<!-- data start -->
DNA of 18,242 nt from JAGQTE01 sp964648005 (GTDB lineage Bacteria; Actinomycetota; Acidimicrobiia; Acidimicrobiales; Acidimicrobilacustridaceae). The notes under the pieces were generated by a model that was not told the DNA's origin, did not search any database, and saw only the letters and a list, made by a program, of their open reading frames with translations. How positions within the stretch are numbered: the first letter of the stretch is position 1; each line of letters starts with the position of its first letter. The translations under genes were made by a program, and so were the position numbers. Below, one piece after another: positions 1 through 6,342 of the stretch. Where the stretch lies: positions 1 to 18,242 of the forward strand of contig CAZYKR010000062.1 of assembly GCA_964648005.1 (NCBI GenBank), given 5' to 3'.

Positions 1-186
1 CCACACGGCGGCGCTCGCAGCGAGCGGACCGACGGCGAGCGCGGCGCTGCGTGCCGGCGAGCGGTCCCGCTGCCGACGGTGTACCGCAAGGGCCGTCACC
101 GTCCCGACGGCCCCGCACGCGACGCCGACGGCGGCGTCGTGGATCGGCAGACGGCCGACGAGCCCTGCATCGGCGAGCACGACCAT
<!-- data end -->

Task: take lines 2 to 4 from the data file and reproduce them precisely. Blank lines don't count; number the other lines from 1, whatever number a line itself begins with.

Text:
Positions 1-186
1 CCACACGGCGGCGCTCGCAGCGAGCGGACCGACGGCGAGCGCGGCGCTGCGTGCCGGCGAGCGGTCCCGCTGCCGACGGTGTACCGCAAGGGCCGTCACC
101 GTCCCGACGGCCCCGCACGCGACGCCGACGGCGGCGTCGTGGATCGGCAGACGGCCGACGAGCCCTGCATCGGCGAGCACGACCAT